by Michelangelo di Lodovico Buonarroti Simoni
OAH’S SACRIFICE is a fresco by Michelangelo Buonarroti, dating from about 1508-1510 and part of the decoration of the vault of the Sistine Chapel, in the Vatican Museums in Rome, commissioned by Julius II.
It is part of the nine Stories of Genesis, in particular it is the third to the last of the series, and the first of the three Stories of Noah, although it should follow, and not precede, the next scene of the Universal Flood. This may be related to symbolic reading of the scenes, but more likely it was primarily related to the desire to reserve one of the major boxes for the Flood.
These scenes went to compose a mosaic of the stories of humanity “ante legem,” that is, before Moses (whose stories are found in the panes on the walls by fifteenth century artists). Each of these scenes of Genesis also had a backward reading linked to the foreshadowing of Holy Week, whose solemn celebrations took place in the chapel and provided for a procession that from the ceremonial entrance came to the altar.
The scene shows the sacrifice Noah made after saving himself with the ark from the flood, making peace with God: it is a fundamental moment in the stories of Salvation, for from the descendants of Noah will come the generations that will lead the people of Israel to the liberation from slavery and the coming of Christ.
The fresco, with a sharp and rather orderly composition, takes up the pattern of the ancient reliefs (Suovetaurilia), with the sacrifice in the center towards which the janitors converge with the animals in tow: two rams, a bull, two horses, even an elephant, barely visible in the background. The patriarch wears the same red tunic that is also seen in the background scene of Noah’s Intoxication. On the right you can see the elderly wife in profile, perhaps the work of collaborators, for the stiffer contours and a more summary model. The same goes for the young woman on the left dressed in green, who is helping to light the fire on the macaw with a torch and protects her face with one hand: it is a quote from a Roman sarcophagus with the story of Melagro.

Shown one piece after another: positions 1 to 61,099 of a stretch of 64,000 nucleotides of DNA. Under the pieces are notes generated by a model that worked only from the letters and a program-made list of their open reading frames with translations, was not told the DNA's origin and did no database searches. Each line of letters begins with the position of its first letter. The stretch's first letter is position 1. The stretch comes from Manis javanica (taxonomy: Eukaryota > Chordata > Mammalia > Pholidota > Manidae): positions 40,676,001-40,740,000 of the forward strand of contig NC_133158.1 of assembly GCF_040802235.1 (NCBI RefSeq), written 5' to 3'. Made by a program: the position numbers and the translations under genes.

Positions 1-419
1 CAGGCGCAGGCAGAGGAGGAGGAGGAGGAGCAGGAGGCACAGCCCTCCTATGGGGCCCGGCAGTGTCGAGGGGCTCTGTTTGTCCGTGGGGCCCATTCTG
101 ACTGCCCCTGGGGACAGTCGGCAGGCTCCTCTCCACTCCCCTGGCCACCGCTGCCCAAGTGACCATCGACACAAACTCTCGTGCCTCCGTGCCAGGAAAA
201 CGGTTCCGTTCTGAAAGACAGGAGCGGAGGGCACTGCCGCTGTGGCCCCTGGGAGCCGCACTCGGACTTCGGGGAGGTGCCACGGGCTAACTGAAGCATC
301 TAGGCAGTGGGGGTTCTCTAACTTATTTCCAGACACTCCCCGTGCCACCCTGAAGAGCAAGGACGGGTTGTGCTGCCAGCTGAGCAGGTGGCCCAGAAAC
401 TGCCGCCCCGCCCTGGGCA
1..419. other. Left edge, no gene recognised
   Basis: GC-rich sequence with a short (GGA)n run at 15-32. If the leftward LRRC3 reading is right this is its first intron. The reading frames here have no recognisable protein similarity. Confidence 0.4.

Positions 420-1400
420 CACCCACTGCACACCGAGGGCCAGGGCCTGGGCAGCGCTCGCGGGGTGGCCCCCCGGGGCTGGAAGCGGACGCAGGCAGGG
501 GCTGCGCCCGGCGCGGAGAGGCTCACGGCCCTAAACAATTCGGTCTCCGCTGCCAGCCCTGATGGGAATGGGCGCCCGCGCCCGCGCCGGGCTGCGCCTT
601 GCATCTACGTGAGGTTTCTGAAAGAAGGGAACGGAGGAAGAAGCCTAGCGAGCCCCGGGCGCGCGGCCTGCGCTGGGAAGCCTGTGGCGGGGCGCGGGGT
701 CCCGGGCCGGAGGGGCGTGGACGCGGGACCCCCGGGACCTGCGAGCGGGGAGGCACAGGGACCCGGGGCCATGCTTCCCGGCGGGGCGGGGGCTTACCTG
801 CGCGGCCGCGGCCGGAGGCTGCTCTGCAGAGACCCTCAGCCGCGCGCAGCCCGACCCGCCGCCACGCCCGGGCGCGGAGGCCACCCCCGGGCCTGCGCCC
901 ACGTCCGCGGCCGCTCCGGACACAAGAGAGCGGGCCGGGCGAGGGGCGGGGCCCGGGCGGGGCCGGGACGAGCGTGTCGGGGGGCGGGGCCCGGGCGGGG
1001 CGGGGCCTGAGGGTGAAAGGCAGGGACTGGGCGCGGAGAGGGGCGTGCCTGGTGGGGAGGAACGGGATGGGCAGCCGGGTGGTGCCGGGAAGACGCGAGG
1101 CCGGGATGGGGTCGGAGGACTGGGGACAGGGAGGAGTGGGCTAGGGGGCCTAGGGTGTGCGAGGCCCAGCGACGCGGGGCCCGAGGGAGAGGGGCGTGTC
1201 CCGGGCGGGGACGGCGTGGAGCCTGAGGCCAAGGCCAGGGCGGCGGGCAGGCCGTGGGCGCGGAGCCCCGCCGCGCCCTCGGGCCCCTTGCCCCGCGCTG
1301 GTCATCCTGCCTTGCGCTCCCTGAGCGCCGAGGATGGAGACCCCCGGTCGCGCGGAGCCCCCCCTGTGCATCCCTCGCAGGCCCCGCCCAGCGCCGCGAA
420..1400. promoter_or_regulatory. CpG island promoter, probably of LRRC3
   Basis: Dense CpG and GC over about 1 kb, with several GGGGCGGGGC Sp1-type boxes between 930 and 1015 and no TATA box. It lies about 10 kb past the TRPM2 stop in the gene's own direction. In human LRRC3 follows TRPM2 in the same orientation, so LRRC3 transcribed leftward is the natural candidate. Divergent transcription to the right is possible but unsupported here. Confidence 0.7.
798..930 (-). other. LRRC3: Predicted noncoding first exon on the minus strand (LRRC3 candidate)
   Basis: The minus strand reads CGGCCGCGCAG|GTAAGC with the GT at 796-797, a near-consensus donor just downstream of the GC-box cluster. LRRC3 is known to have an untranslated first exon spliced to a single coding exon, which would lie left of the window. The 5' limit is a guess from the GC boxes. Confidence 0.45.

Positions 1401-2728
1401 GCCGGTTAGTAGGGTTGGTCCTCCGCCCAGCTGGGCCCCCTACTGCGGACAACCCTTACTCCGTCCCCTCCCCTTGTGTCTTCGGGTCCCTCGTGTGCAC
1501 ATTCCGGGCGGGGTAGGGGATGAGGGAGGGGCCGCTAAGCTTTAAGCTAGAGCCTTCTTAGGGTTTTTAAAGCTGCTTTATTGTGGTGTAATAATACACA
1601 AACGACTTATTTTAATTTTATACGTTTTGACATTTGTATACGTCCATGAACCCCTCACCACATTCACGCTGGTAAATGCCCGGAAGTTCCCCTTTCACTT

In the foreground you can see a boy carrying a fascination with firewood and a young man who, sitting naked on a ram just cleared, is taking from the hands of another the entrails of an animal to vaccinate. Another young man, even naked, is behind him with his head facing the opening with fire inside the altar, to control it as if it were a furnace and maybe blow us to help him.